Late Wednesday, the Freedom Caucus, which could control 40 to 50 votes, threw its support to Rep. Daniel Webster of Florida, one of its own members, who nonetheless has little chance of broader success. The newcomer won 12 votes when he challenged Boehner for speaker this year.
Rep. Jason Chaffetz of Utah, another candidate who made a last-minute play to run as an alternative to McCarthy, suffered a setback when his campaign was panned by the conservatives, leaving him without a base of support. On Thursday, Chaffetz said the party needs to elect someone who will stand up to President Obama. "I believe it is time for a fresh start,'' Chaffetz told reporters. "That's the whole genesis of my campaign."
If McCarthy had stayed in the race, conservatives were preparing a list of demands that he would have been expected to meet over the next three weeks in exchange for their support. Among other things, tea party-aligned groups wanted him to change House rules to prevent the next speaker from stacking committees with his or her allies. Some also were pushing to clear the way for one of their own to assume the No. 2 post as Majority Leader.
McCarthy is planning to keep his current job as Majority Leader.
Faced with a leadership vacuum, some Republicans are hoping to recruit Rep. Paul Ryan of Wisconsin, the former GOP vice presidential candidate. But Ryan has repeatedly said he is not interested.
"Kevin McCarthy is the best person to lead the House, and so I'm disappointed in this decision," Ryan said in a statement Thursday. "Now it is important that we, as a conference, take time to deliberate and seek new candidates for the speakership. While I am grateful for the encouragement I've received, I will not be a candidate. I continue to believe I can best serve the country and this conference as chairman of the Ways and Means Committee."
Leaders of the Freedom Caucus planned to regroup later Thursday to assess their options. Many conservatives said they would not necessarily stick with Webster and that all options are open as they try to choose a leader.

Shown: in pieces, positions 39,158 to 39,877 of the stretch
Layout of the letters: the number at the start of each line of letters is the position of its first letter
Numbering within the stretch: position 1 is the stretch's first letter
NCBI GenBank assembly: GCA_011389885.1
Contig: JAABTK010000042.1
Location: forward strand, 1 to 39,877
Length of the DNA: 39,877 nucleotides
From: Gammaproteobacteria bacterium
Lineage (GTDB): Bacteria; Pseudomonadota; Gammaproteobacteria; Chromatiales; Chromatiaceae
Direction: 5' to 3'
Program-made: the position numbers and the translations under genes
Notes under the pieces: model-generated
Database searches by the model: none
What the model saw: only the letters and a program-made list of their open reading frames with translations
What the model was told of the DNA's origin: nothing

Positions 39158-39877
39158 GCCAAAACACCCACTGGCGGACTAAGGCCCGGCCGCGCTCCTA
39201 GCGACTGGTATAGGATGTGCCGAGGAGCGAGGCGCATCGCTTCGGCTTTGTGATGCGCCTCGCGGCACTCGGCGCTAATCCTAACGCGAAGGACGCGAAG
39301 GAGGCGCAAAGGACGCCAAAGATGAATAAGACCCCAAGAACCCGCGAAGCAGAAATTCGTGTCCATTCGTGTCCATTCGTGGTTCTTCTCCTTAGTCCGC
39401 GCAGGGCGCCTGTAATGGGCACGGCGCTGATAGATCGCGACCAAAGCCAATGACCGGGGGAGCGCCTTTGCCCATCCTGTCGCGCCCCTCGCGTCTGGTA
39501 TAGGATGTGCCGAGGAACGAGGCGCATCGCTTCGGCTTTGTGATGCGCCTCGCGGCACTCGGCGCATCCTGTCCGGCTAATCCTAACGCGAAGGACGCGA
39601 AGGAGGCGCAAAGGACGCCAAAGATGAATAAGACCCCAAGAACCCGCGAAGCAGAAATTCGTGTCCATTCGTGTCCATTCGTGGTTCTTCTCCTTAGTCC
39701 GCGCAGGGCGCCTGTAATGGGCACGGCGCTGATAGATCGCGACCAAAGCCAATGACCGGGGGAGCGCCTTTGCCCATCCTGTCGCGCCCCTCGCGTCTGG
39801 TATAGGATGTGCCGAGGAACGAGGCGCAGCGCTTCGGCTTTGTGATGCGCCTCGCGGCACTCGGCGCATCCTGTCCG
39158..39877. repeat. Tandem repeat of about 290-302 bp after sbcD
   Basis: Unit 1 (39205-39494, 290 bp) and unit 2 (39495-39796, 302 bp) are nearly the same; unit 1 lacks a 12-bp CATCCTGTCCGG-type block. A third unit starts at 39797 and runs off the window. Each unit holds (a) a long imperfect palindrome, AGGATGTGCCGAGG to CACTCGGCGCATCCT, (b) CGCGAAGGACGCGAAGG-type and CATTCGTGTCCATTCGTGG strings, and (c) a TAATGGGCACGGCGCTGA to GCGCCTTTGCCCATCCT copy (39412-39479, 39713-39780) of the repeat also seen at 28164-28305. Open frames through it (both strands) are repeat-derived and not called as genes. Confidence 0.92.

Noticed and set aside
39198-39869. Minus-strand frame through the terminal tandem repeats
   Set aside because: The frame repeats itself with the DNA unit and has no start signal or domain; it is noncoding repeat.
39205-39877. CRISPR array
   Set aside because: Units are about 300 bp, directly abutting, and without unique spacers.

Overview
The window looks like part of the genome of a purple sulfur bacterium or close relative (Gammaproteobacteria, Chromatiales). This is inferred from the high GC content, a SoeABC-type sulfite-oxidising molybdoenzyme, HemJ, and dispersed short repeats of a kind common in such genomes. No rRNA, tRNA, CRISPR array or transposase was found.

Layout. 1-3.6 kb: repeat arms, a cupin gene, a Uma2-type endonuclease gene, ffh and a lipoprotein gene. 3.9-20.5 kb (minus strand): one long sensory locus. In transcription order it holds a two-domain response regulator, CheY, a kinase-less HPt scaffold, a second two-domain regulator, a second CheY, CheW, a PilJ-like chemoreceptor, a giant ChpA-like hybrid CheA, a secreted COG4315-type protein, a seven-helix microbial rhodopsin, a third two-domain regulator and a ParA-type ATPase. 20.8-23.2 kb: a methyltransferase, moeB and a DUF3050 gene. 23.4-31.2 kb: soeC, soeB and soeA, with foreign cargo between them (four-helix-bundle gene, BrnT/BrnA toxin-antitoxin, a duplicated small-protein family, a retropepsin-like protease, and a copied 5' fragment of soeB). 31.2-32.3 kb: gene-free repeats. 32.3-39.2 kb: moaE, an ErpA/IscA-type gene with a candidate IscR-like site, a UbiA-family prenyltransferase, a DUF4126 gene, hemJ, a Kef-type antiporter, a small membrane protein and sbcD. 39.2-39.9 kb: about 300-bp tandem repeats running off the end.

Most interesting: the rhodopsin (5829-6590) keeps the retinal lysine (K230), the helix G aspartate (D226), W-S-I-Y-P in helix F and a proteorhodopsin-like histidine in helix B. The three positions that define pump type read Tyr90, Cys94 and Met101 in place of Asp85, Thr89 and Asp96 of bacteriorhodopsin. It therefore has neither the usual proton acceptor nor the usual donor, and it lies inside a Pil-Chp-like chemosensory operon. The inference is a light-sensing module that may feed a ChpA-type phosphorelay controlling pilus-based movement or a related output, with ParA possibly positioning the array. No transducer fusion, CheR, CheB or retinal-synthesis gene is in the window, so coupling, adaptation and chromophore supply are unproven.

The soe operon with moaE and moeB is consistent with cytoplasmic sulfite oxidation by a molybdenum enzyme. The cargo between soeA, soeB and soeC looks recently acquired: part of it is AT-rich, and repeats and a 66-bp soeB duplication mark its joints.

"You could start talking about a caretaker, you could start talking about somebody in the center who would be acceptable to both sides," said Rep. Mick Mulvaney of South Carolina, who is seen as a leader of the Freedom Caucus faction.
More moderate Republicans, though, said it was time for deep soul-searching in the GOP to decide whether the party wants to continue allowing a minority of its most conservative members to have such power.
Rep. Charlie Dent of Pennsylvania, who was backing McCarthy, said he warned Republicans that "those who wanted to take down John Boehner will frag the next guy and that's what we saw just happened .... I'm not going to support anyone running for speaker who is going to appease the rejectionist wing of this party."
The next speaker's challenge will be "simply to unite a divided Republican caucus," White House Press Secretary Josh Earnest said.
"There is a minority group of conservative Republican politicians that places their own extreme ideology ahead of everything else, and certainly ahead of effective governance of the country — but also as of today, ahead of the effective governance of the House Republican caucus," Earnest said.
Someone will have to step forward to either "tame the forces of that small but vocal group of extreme ideologues or buck up the mainstream, or at least more mainstream, majority within the House Republican conference," Earnest said.
The confusion threatened to stall progress on other congressional action, including an upcoming Nov. 5 deadline to raise the debt limit, renewal of an expiring highway program and budget negotiations.
Boehner has pledged to tackle some items before stepping down, but that is only likely to further infuriate the right flank which is loathe to compromise. By December, the federal government risks another shutdown if Congress fails to approve funding to keep agencies open.
Democrats called on Republican leaders to act quickly on the debt ceiling. "Republican chaos is likely to get worse before it gets better but the economic livelihood of the American people should not be threatened as a result of Republicans' inability to govern," Senate Minority Leader Harry Reid said in a statement.